Issue: What factors must a court consider to determine if an expert’s testimony is reliable in Texas?
|Area of Law:||Litigation & Procedure|
|Keywords:||Expert testimony; Reliability; Factors for determination|
|Cited Cases:||206 S.W.3d 572|
“In determining whether expert testimony is reliable, a court should consider the factors we set out in . . . Robinson . . . as well as the expert’s experience, knowledge, and training.”FN1 E.I. DuPont de Nemours & Co. v Robinson, 923 S.W.2d 549 (Tex. 1996); Transcontinental Ins. Co. v. Crump, 330 S.W.3d 211, 215-16 (Tex. 2010); see also Mack Trucks, Inc. v. Tamez, 206 S.W.3d 572, 579 (Tex. 2006) (“[T]he criteria for assessing reliability must vary depending on the nature of the evidence.”).
“We have emphasized, however, that these factors are non-exclusive, and that they do not fit every scenario. They are particularly difficult to apply in vehicular accident cases involving accident reconstruction testimony.” TXI Transp. Co. v. Hughes, 306 S.W.3d 230, 235 (Tex. 2010). “[r]ather than focus entirely on the reliability of the underlying technique used to generate the challenged opinion, as in Robinson, we have found it appropriate in cases like this to analyze whether the expert’s opinion actually fits the facts of the case. In other words, we determine whether there are any significant analytical gaps in the expert’s opinion that undermine its reliability. TXI Transp. Co., 306 S.W.3d at 235 (emphasis added; citations omitted).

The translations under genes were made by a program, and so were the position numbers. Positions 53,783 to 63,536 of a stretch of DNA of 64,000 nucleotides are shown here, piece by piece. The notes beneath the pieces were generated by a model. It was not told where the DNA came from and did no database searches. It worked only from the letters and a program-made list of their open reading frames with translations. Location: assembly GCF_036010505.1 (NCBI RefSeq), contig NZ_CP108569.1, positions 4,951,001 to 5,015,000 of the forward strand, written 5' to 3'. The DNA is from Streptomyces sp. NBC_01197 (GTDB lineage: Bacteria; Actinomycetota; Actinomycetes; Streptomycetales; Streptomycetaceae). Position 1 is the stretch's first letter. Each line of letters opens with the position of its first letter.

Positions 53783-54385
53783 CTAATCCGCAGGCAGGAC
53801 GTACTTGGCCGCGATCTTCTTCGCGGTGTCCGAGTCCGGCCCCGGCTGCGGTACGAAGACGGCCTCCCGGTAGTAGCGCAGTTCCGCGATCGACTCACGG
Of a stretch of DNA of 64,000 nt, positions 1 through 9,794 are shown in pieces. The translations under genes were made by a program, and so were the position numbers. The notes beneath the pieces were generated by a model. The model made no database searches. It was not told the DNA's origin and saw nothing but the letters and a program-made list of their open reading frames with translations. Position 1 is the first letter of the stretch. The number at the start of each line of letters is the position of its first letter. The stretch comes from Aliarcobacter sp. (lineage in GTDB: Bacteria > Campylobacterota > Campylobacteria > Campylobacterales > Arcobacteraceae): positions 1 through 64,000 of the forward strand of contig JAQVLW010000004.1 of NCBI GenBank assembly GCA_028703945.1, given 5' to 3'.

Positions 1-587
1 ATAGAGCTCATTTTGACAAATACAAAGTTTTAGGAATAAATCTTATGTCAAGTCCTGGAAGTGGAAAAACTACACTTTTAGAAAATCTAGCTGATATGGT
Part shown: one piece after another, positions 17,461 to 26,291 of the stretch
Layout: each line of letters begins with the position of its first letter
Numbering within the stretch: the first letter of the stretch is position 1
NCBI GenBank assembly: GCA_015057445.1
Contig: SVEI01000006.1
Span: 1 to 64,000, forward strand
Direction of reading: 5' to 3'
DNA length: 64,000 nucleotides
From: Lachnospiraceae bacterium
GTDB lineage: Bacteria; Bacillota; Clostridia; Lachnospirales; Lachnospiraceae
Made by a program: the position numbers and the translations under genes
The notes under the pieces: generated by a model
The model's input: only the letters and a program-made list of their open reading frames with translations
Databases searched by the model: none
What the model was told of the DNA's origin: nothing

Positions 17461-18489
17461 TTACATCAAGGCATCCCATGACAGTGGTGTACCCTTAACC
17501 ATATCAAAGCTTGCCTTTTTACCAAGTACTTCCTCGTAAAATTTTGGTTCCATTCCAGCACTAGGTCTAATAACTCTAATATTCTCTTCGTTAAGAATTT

FN1 The six “useful considerations” or scientific factors set out in Robinson are:
1. the extent to which the theory has been or can be tested;
2. the extent to which the […]